Google has unveiled a bold new Internet of Things platform at its I/O conference, according to an Engadget article by James Trew. Called Project Brillo, the platform is essentially a pared-down Android operating system designed to connect everyday household appliances and devices.
Further details are scant, but what is clear so far is that the system will use Bluetooth and WiFi to get smart home devices online, while a corollary developer platform called Weave is going to provide the framework for these devices to communicate with each other. Google also indicated that voice command will play a major role in user interaction with smart home devices, and the company said that the relevant developer tools will be available sometime in the third quarter of the year.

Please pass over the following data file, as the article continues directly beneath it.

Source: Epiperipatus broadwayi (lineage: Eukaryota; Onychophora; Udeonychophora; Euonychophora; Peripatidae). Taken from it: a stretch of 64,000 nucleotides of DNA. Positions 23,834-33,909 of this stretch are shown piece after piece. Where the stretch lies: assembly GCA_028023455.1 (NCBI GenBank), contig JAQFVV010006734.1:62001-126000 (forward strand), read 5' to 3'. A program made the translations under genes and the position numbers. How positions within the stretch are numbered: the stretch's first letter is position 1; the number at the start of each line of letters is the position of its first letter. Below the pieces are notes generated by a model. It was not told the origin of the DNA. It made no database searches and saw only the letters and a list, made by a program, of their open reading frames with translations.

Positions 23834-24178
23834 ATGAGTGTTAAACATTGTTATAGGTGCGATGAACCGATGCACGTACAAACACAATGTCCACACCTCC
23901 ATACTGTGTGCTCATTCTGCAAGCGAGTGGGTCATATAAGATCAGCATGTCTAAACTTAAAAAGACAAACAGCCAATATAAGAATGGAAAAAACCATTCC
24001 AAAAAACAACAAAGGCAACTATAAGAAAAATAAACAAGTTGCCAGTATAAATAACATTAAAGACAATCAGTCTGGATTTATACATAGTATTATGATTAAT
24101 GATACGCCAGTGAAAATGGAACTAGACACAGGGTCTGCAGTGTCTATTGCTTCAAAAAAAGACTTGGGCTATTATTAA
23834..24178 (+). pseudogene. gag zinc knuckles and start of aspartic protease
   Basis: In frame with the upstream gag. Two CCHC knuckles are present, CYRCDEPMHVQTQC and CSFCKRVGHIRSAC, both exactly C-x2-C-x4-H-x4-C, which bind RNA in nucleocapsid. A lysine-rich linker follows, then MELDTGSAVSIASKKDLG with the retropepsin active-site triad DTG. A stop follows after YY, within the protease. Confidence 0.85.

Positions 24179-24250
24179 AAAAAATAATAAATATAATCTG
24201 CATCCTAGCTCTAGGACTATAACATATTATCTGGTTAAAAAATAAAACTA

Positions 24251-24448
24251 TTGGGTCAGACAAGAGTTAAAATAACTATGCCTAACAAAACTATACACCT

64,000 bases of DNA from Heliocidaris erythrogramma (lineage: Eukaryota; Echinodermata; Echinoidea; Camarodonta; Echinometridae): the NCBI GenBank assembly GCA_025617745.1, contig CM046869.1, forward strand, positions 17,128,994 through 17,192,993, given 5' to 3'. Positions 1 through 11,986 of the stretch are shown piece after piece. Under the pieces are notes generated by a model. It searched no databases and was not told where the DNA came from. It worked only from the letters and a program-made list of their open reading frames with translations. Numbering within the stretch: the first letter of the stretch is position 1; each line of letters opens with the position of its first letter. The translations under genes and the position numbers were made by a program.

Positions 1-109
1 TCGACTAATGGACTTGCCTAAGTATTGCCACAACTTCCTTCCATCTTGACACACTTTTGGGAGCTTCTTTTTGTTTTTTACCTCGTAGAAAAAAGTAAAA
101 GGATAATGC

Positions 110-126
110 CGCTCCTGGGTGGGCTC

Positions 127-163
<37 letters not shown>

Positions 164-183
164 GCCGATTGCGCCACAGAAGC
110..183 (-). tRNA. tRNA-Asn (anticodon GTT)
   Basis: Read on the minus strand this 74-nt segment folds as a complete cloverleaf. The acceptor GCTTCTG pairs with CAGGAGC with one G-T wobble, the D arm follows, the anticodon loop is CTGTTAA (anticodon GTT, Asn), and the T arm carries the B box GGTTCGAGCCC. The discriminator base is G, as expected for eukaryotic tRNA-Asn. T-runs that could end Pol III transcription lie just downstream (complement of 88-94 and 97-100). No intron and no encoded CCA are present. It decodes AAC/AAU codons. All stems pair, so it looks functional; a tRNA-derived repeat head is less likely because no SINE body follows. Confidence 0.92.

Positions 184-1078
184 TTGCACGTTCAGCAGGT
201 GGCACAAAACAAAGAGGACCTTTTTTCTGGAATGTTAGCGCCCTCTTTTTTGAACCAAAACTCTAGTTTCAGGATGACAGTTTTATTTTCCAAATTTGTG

It’s a significant development both for the Internet of Things and for Google, but the company is only the latest to jump into the IoT ring in this way. Earlier this month, Samsung unveiled ARTIK, a chip line meant to give developers the basic technological architecture they need to build an ecosystem of IoT devices; and just last week, we saw indications that Apple plans to put its mobile devices at the center of the smart home of the future, with a user’s iPhone acting as a kind of control panel for all kinds of smart devices. Meanwhile, Huawei could provide more direct competition against Google with its forthcoming LiteOS platform, while Qualcomm continues to firm up its footing in providing the communications infrastructure for IoT devices. The IoT market is heating up very quickly, and Google’s entrance into it is likely to spur others on, as well.